“You don't give an award to Bob for being Bob,” the iconic comedian told TheWrap
More than 50 years into a television career that has won him a Peabody Award, the Kennedy Center's Mark Twain Award for American Humor and a spot in the TV Academy's Hall of Fame, Bob Newhart has won his first Emmy Award.
Newhart was named Outstanding Guest Actor in a Comedy Series at the Creative Arts Primetime Emmy Awards on Sunday evening for his performance in “The Big Bang Theory” as a scientist who isn't taken seriously because he appears on television.
The win came on only his seventh nomination; shockingly, he was never even nominated for “The Bob Newhart Show,” his classic sitcom that ran for six seasons between 1972 and 1978.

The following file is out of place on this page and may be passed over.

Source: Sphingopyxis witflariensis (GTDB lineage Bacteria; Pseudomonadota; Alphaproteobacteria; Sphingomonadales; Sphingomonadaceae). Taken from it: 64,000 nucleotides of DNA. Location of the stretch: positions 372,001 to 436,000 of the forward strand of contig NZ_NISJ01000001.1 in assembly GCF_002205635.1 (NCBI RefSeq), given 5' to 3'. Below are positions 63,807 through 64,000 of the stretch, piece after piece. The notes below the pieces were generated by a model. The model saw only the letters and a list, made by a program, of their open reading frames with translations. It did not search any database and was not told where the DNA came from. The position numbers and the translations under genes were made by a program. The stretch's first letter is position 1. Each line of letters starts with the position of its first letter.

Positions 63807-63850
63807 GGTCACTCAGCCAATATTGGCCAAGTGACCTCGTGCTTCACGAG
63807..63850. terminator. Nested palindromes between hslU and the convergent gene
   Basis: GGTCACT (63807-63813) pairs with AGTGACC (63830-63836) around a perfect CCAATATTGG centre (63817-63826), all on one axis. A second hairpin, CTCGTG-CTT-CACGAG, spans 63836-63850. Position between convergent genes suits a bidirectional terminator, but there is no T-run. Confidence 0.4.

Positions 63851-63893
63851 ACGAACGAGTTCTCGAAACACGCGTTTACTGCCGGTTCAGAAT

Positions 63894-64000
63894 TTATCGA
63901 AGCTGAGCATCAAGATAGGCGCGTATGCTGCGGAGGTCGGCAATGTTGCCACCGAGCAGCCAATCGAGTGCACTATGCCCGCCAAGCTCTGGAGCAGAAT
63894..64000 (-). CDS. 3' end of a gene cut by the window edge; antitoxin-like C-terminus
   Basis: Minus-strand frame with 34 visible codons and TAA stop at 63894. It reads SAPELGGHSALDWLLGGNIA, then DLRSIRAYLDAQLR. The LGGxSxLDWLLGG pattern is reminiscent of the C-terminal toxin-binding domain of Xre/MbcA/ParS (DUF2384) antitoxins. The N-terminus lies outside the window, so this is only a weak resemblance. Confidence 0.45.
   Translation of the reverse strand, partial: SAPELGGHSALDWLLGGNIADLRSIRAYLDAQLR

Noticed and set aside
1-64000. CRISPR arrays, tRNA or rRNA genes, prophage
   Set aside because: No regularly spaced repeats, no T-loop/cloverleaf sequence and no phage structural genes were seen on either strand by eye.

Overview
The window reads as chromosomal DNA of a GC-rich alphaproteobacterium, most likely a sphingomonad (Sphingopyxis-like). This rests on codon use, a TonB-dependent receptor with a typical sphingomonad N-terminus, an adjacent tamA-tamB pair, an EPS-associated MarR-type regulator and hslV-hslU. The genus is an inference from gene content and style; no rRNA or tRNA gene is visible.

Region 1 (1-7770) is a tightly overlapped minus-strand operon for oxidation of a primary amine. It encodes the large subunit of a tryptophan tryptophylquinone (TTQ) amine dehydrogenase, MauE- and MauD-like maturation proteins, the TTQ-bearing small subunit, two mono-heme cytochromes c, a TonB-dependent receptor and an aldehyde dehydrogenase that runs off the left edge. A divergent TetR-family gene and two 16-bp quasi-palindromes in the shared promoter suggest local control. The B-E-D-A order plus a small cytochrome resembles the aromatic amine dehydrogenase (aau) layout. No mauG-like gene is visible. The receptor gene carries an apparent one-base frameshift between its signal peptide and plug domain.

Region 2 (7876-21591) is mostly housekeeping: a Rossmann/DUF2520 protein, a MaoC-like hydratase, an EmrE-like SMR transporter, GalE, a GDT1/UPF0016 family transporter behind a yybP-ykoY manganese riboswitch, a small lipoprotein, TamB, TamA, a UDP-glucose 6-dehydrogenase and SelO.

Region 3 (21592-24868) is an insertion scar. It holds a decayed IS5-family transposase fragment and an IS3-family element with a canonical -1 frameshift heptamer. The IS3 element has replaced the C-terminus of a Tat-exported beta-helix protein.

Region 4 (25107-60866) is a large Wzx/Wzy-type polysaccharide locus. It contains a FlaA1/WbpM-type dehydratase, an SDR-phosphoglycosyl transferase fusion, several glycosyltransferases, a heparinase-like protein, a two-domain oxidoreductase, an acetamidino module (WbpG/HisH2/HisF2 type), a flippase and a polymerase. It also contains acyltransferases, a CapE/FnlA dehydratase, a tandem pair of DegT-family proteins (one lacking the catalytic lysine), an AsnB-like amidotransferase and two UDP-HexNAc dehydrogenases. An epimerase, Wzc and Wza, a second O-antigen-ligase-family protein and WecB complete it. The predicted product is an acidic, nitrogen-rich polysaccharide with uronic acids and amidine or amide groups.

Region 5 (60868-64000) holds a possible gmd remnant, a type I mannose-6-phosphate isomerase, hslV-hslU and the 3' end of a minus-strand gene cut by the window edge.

Also read: Creative Arts Emmy Awards: The Winner List
“I just got tired of being passed over, so I didn't submit myself anymore, so I didn't have to go through the agony of defeat,” Newhart told TheWrap of that show. “And I could say to myself, ‘I would have won if I put my name in.’
“What I do doesn't get awards. Being a standup comic, people see it as just Bob being Bob. You don't give an award to Bob for being Bob.”
Over the years, Newhart was nominated for his 1961-62 variety series, also called “The Bob Newhart Show”; for his '80s sitcom “Newhart”; for his serious guest role on “ER”; and for the TV movie “The Librarian: Curse of the Judas Chalice.”
He told TheWrap that he plans to return to “The Big Bang Theory” next season.